A modern city with a backdrop of centuries-old architecture, Lisbon is stimulating as much for its culture as for its sunshine and coastline. If this is your first trip to Lisbon, spread your time in the city between its national history and its contemporary outlook to get a well-rounded view of this beloved capital. Here, in our new series, we offer seven days of activities for a multifaceted visit you’ll never forget — from food to views, and everything in between. By the time we’re done, you’ll be craving a Porto Tónico at least, but the snails are anyone’s guess.
Stay: Palacio Ramalhete.
One stay at this former 17th century palace and current five-star hotel and you may never stay at a “regular” hotel again. Each of the hotel’s 16 rooms was a different, working part of the abode that’s since been done up with luxurious accommodations — you can stay in the former kitchen, and I stayed in the chapel, which had original painted tile in beautiful blues and yellows Lisbon has become known for, as well as ceiling engravings, and the hotel’s largest bathroom. Enjoy their cheese plate with luscious tomato jam on one of their three patios, all in the palace’s interior either beset with even more gorgeous painted tile, under towering bougainvillea, or by their pool, where you can also take a dip. Plus, breakfast is included.
Do: The nearby neighborhoods of Chiado, Bairro Alto and Baixa.
For shopping, sightseeing and architecture porn, these neighborhoods are not far from the hotel and to each other. They can be a little touristy, but there are still plenty of gems too. In particular, Caza das Vellas Loreto in Chiado is a handmade candle shop open since 1789. Conserveira de Lisboa in Baixa has been there for nearly 100 years selling all manner of tinned fish, from mackerel to tuna to sardines.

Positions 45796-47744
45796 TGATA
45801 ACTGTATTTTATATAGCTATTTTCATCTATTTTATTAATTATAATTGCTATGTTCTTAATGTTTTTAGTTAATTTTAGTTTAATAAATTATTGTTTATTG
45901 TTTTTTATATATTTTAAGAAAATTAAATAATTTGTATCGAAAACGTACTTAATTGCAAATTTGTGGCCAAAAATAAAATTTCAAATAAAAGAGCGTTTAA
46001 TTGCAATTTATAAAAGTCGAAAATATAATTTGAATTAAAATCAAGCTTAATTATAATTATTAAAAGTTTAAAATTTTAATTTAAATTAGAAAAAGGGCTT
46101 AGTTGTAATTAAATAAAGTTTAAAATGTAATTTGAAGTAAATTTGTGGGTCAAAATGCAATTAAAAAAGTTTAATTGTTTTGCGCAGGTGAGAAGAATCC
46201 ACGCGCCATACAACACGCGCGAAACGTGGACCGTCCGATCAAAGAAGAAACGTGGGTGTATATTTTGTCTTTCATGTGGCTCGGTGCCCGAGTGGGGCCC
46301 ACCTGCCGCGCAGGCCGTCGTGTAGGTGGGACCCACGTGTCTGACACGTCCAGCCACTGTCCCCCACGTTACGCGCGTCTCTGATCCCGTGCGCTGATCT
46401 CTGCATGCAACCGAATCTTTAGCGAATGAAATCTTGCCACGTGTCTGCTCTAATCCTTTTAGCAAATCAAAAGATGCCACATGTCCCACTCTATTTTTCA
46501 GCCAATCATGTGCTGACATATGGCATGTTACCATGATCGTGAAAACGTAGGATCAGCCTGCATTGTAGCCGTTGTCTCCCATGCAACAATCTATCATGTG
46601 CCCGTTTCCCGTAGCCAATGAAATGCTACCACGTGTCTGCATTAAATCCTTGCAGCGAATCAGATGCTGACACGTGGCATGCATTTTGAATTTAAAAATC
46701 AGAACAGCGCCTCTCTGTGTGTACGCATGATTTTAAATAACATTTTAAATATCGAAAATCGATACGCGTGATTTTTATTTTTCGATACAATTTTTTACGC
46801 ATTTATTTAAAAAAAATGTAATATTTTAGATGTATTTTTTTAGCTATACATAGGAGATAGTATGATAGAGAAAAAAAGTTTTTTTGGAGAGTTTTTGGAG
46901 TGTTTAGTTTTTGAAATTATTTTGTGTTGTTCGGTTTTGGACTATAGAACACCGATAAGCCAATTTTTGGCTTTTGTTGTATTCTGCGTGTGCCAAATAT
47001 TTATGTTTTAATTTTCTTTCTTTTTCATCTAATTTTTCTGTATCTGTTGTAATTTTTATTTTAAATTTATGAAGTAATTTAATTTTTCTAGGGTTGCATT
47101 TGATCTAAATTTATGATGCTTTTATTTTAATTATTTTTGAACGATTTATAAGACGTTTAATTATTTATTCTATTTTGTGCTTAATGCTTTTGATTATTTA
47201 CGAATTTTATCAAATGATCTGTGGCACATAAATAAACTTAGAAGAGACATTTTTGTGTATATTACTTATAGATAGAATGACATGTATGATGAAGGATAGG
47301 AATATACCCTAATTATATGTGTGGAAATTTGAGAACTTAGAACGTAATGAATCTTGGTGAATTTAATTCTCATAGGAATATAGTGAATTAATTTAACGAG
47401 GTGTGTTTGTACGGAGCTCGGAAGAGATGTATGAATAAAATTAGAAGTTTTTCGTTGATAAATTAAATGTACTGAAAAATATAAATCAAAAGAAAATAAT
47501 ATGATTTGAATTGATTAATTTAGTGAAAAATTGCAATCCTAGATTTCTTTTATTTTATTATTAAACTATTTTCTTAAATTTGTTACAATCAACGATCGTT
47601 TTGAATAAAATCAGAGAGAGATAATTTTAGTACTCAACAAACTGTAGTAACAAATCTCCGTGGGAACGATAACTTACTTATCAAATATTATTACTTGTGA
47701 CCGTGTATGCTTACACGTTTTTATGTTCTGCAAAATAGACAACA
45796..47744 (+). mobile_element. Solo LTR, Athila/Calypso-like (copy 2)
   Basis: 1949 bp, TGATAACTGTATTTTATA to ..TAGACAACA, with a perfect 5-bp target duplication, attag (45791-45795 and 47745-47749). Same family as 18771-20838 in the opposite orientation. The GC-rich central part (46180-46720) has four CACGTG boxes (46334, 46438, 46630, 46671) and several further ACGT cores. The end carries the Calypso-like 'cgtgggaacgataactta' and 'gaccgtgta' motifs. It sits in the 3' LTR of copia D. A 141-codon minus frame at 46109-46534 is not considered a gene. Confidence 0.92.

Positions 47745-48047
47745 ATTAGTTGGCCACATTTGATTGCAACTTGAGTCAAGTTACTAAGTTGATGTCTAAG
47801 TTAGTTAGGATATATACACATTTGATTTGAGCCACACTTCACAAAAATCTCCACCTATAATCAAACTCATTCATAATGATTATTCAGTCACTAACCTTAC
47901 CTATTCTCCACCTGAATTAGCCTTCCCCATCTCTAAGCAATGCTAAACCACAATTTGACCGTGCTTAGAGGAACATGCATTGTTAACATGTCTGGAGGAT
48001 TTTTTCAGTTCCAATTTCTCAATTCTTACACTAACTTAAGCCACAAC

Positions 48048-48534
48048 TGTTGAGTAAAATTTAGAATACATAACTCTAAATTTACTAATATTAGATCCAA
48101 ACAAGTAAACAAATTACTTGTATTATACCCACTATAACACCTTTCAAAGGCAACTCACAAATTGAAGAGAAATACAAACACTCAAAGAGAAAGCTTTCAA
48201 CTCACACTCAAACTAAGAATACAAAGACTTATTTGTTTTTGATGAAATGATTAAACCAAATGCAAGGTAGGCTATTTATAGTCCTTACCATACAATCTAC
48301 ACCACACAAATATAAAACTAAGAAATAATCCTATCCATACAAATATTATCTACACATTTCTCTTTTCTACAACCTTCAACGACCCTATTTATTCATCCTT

Pro Tip: If you want to take a car on the way back, it’s easier to do if you’re starting out by the river (Avenida 24 de Julho, Avenida Ribeira das Naus, for example); if not, traffic can be challenging in these popular neighborhoods, especially during rush hour.
Chill: At Doca da Marinha on the Tagus River.
With your tinned fish in hand, grab a seat by the river and watch sailboats go by. Stop into a minimart if you’re thirsty to complete the impromptu picnic. If you prefer a more formal cafe experience, there are two small cafes the size of tiny houses called Banana Cafes with seats for snacks and beverages right there on the Marinha.
Pro Tip: Pedras Limão, a carbonated lemon mineral water available at minimarts, is a top-notch pairing for the salty fish.
Eat: At Solar do Vez.
A short walk from Doca da Marinha is Solar do Vez, a great local tasca, an unpretentious, no frills, traditional Portuguese restaurant. It was here we discovered the joys of Porto Tonicos, cocktails made simply with white port and tonic, tasting of subtly sweet white grapes with a refreshing burst of bubbles. A host of classic Portuguese dishes are on the menu like bacalhau, salted cod, which is great with roasted potatoes.
Pro Tip: At tascas, you’re brought cheese, bread, and olives with your meal, but they’re not free — if you touch them, you do have to pay for them. You can politely decline them, however, when they’re brought over.
An area rich with historic sites, Belém is worth traversing tourists for beautiful views. Torre de Belém and Mosteiro dos Jerónimos are both national monuments and UNESCO World Heritage Sites dating back to the 16th century; the former a tower that launched Portuguese explorer ships and the latter a monastery commissioned by King Manuel himself. In between is the Padrão dos Descobrimentos, an exquisitely carved monument dedicated to maritime exploration. We recommend starting with the Torre de Belém, since it’s the furthest out, and making your way back, stopping at the monument and then at the monastery. Belém is a suburb, but it’s really easy to get there from central Lisbon: you can take a 20-22 minute tram ride (3 euro) from Santos or Cais Rocha, the closest stops to the hotel, to the Lg. Princesa stop in Belém, or a 10 minute car ride (the Ubers in Lisbon are very inexpensive — this will cost you between 6 and 8 euro).